MEXICO CITY — Vice President Kamala Harris on Tuesday capped her first foreign trip, meeting with Mexican President Andrés Manuel López Obrador to discuss economic cooperation as well as joint efforts to manage migration and security along their shared border.
The two leaders signed an agreement in the national palace that reiterates a commitment to deter migration north by addressing its causes — poverty, persecution and corruption in Central America.
“We are very pleased to have her here and we will touch on that subject but always addressing the fundamental root causes,” Mr. López Obrador said when asked by a reporter if he would work with the United States on border security.
The visit concluded a high-stakes trip for Ms. Harris to Mexico and Guatemala, where she had traveled on Monday.
She had been tapped by President Biden to be the administration’s emissary for one of its more complex and politically volatile issues: improving conditions in Central America and deterring migration to the U.S.-Mexico border.
For weeks, Ms. Harris has faced criticism from Republicans for not visiting the United States’ southwest border, where an increasing number of lone migrant children and teenagers are arriving. She has also tried to manage the expectations of Democrats for Mr. Biden to fulfill his campaign promise of taking a compassionate approach to asylum-seekers at the border.
The trip pushed Ms. Harris to clearly define the role she will play in the region, especially as the face of the Biden administration’s policy on managing migration from Central America.
Ms. Harris’s stance over the past two days has revealed a moderate approach that seeks to project the perception that the border is under control, even if it means turning away the very asylum seekers she has said the United States is committed to helping in the long term.
On Monday, in Guatemala, Ms. Harris had delivered a blunt message to potential migrants on Monday.
“I want to be clear to folks in this region who are thinking about making that dangerous trek to the United States-Mexico border: Do not come. Do not come,” Ms. Harris said in Guatemala City, standing feet away from the Guatemalan president, Alejandro Giammattei.
Her stance ignited criticism from immigration advocates and Democrats.
“This is disappointing to see,” Representative Alexandria Ocasio-Cortez, Democrat of New York, said on Twitter. “First, seeking asylum at any US border is a 100% legal method of arrival.”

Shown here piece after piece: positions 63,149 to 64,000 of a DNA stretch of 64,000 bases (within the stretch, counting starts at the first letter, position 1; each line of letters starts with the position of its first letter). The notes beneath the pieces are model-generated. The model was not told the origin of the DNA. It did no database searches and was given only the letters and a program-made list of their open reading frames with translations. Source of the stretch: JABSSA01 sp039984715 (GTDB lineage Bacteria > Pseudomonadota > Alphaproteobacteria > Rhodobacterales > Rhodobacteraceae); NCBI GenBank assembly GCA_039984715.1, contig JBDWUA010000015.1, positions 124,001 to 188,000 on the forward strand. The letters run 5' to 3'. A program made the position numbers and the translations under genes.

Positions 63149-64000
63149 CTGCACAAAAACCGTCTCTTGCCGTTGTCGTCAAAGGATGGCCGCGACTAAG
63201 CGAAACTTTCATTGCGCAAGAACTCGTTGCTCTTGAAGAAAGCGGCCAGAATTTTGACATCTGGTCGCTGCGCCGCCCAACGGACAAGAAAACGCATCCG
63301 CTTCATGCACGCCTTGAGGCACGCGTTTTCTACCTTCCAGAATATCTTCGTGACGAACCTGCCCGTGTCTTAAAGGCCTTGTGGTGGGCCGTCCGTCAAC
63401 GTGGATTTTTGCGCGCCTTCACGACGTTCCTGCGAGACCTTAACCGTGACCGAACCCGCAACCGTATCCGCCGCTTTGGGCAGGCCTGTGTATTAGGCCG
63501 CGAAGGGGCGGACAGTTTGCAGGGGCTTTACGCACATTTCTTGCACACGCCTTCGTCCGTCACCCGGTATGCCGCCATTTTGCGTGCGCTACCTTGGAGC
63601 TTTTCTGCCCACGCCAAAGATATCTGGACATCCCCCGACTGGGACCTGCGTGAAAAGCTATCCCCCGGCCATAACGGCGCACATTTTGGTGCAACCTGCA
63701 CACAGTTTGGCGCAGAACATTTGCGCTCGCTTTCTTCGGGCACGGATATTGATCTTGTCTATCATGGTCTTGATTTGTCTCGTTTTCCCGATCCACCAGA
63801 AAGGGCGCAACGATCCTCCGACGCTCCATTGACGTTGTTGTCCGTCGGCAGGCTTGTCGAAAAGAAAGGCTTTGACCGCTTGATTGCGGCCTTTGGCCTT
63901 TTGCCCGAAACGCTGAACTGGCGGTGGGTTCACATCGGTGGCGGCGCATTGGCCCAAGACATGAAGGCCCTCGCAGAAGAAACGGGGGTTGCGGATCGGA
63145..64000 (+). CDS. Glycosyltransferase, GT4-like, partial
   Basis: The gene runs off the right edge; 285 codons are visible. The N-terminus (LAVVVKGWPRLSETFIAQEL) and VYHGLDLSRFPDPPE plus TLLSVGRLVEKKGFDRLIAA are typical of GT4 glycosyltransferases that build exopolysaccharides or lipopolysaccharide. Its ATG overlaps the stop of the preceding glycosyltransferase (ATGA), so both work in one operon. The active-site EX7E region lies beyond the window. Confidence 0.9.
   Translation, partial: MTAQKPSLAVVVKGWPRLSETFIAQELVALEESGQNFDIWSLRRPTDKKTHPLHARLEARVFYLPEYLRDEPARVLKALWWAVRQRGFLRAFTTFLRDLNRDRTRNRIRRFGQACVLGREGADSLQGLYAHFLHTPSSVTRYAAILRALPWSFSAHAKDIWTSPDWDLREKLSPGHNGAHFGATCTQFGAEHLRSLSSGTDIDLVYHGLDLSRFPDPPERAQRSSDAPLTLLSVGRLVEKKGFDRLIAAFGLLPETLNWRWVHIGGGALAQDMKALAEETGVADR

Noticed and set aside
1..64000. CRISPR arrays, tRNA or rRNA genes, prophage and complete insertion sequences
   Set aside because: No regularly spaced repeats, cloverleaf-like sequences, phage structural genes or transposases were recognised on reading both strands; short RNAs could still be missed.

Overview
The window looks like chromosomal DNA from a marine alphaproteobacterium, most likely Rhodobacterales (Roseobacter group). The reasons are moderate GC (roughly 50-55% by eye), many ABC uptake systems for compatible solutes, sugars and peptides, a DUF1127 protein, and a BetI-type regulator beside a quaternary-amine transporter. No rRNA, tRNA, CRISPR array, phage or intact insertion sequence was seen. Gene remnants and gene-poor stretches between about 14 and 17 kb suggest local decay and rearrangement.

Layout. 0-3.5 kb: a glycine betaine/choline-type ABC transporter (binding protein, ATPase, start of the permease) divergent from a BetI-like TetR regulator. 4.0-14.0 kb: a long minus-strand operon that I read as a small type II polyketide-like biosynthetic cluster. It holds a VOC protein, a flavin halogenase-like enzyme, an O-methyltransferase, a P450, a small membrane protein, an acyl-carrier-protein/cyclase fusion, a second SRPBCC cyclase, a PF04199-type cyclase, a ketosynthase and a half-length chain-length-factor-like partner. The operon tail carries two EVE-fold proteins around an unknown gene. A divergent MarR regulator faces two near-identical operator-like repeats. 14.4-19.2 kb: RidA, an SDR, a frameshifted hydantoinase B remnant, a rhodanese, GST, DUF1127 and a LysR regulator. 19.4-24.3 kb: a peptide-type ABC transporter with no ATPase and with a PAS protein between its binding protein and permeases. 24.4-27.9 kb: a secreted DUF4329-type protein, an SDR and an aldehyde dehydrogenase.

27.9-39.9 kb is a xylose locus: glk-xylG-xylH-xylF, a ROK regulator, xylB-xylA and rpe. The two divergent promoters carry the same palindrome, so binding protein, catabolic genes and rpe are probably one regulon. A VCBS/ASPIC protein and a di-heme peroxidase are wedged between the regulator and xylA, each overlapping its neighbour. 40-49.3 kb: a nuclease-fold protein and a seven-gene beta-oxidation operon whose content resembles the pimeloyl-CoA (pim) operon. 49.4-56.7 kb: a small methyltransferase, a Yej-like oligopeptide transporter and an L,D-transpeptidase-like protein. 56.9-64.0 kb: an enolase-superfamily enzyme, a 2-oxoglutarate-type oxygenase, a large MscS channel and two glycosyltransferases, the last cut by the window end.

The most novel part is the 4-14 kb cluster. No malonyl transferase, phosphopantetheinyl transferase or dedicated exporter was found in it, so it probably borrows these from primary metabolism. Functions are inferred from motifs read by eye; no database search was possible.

But over two days of meeting with the presidents of Guatemala and Mexico, Ms. Harris also detailed a range of U.S. efforts intended to improve prospects and quality of life in the region by fomenting sustainable jobs, increasing security, supporting anti-corruption efforts and generally helping raise the quality of life, making it more feasible for would-be migrants to stay home.
On Tuesday, in a meeting with Mr. López Obrador, Ms. Harris gave details, saying the administration would issue loans for affordable housing, infrastructure development and efforts to grow cacao and coffee, according to a statement from Symone Sanders, a top adviser and spokeswoman.
The United States will also invest $130 million over three years to support labor protections for Mexican workers, and provide forensic training to Mexican officials to help find tens of thousands of missing people.
“He and I spent a significant amount of time together one on one,” Ms. Harris said of Mr. López Obrador, characterizing their conversations as “very directed, candid.”
In Guatemala on Monday, Ms. Harris committed to supporting the country’s anti-corruption prosecutors and also pledged to use U.S. aid to create more jobs and address security concerns in Central America. She also touted a resource center where migrants can learn about refugee and asylum programs that do not require a journey to the border.
The Biden administration has continued to embrace an emergency rule instituted by President Donald J. Trump that empowered border agents to rapidly turn away migrants without providing them a chance to apply for asylum. Put in place after the coronavirus outbreak, the order justifies the expulsions as a health measure intended to stop the virus from spreading.
Under U.S. immigration law, migrants are entitled to ask for protection once they step on American soil.
While Mr. Biden has said only unaccompanied minors are exempt from the border policy, the administration has at times struggled to quickly return migrant families who cross the Texas border back into the hands of Mexican authorities because of a change in Mexican law and limited shelter capacity south of the border. The United States has been in talks with Mexico this year to find a remedy.
The continued use of the rule, known as Title 42, has prompted criticism from immigration lawyers, former officials with the Centers for Disease Control and Prevention and the administration’s own medical consultants.
Ms. Harris, too, once questioned the legality of the border policy.
As a senator, she signed a letter with fellow Democrats that accused the Trump administration of “misinterpreting its limited authorities” under Title 42 by using the rule to turn away asylum seekers at the border.
The Biden administration has also asked Mexico to increase the number of security personnel at the Mexico-Guatemala border in an effort to stop migrants before they can reach the United States. The United States has also pledged to send hundreds of thousands of vaccines to Mexico and Central America.